TVA leaders outline plan to reuse old Allen Fossil plant site (Daily Memphian) The 60-year-old Allen Fossil plant is scheduled for demolition  in 2022, Tennessee Valley Authority President and CEO Jeff Lyash said Tuesday as leaders got a look at possible future uses for the 500-acre site. The general plan for the old plant site was unveiled at a luncheon meeting. Among those present were TVA board members and Memphis attorney John Ryder, several city council members and John Zeanah, director of the Memphis-Shelby County Division of Planning and Development. LINK

GM strike ripple effect: Auto parts shortages and layoffs hit Tennessee (Commercial Appeal) With the UAW strike now in week four, car dealers report parts shortages and some independent suppliers have resorted to layoffs until General Motors ramps up vehicle production again. Independent factories that make parts for strike-bound GM plants have laid off employees across Tennessee, UAW officials said. Output also has been slowed for replacement parts for GM vehicles. Dealers handling GM’s brands — Buick, Cadillac, Chevrolet, GMC — report they are scrambling to find auto parts for their vehicle service departments. LINK

A rural hospital fights for survival. A Tennessee town hangs in the balance. (Tennessean) Mayor Lonnie Norman, 78, awoke at 2 a.m. with shooting pain in his chest and arm. He wondered, just for a moment, if this was the end. Then Norman realized help wasn’t far away. He climbed out of bed and hurried to his car, then drove down the dark streets of the small town where he has lived his entire life, he recalled. Norman swerved into the parking lot of Unity Medical Center, where familiar faces welcomed him inside the small, aging facility. LINK

Video: As rural hospitals struggle, Unity Medical Center evolves to survive (Tennessean) Unity Medical Center, a small hospital in Manchester, is seeing fewer patients and financial losses every year. LINK

Feds will cut off rural Tennessee hospital that is too broke to keep the lights on (Tennessean) Federal authorities announced Wednesday they are ending Medicare and Medicaid payments to a rural Tennessee hospital that has become so woefully broke that it cannot pay its employees, its vendors or even keep the lights on. Portions of the hospital lost power last month because a $33,000 electricity bill had not been paid. Federal officials also allege the hospital has withheld taxes from employees’ paychecks but then kept the money instead of paying it to the government. LINK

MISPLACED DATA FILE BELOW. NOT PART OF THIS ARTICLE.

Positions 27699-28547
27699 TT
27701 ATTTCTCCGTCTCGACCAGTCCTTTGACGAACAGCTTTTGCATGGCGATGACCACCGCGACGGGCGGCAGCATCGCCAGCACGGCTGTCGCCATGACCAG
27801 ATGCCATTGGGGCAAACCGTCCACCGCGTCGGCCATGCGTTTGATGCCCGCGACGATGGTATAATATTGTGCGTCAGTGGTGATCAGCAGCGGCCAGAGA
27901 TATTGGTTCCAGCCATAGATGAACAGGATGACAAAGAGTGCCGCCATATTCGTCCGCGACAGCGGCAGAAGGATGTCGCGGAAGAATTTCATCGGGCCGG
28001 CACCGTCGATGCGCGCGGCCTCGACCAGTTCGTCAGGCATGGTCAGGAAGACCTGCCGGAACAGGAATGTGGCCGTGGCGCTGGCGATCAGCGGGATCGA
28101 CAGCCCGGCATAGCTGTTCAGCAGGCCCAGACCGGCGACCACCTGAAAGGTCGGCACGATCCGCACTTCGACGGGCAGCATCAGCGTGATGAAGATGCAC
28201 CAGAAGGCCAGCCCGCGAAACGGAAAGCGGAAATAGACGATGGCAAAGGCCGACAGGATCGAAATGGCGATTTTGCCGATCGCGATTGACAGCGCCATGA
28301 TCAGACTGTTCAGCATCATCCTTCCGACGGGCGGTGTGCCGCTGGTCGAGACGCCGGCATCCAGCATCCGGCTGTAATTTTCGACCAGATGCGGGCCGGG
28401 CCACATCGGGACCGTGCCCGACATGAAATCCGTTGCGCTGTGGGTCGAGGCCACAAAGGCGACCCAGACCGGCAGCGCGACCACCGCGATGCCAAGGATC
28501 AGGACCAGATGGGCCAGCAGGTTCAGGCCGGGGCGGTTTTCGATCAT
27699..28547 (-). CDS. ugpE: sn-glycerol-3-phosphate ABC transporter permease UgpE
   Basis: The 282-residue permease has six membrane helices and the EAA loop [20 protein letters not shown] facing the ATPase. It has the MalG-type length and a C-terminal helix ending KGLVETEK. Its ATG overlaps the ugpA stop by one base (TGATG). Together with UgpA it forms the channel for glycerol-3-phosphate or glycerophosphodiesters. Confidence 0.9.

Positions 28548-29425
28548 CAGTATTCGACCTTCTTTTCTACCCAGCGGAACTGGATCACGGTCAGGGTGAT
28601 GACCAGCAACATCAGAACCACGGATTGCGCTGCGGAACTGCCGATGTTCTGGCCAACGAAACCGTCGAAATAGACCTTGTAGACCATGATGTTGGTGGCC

Editorial: Burchett’s job isn’t to defend Trump (News Sentinel) At U.S. Rep. Tim Burchett’s Grainger County town hall on Oct. 1, he stated does not believe President Donald Trump has committed an impeachable offense or put our country in danger. Burchett should look deeper into the White House transcript of Trump’s request for a “favor” from Ukrainian President Volodymyr Zelensky to provide dirt on Trump’s political rival, Joe Biden, in order for Ukraine to receive the desperately needed U.S. military aid that was approved by both houses of Congress. The context of this conversation implies Trump’s intent to have a foreign country interfere in our 2020 election. LINK

Guest column: Lee, state GOP have shown they can’t be trusted with Medicaid block grant (Tennessean) Gov. Bill Lee’s possibly illegal Medicaid block grant proposal would put billions of dollars Tennessee’s most vulnerable citizens depend on in his hands and the hands of the Tennessee Republican supermajority with few strings attached. The plan gives them the incentive to spend as few of those dollars as possible by finding “savings” the state would then keep a portion of. LINK

Mary Mancini: Join in Tennessee’s Day of Prayer to pray for the poor, the marginalized and for better leadership (Tennessean) Tennessee Gov. Bill Lee has declared Thursday a “Day of Prayer and Fasting.” As alarming as a government-issued proclamation which specifies “prayer and fasting” as a collective action may be (see the Establishment Clause of the First Amendment), our country does have a tradition of publicly declaring days of prayer. With this in mind, and in keeping with our other traditions of equality and inclusion, I urge Tennesseans of all faiths, as well as Tennesseans with no organized religious affiliation, to choose what works for you — prayer, a moment of silence, private meditation, etc. — and join in. LINK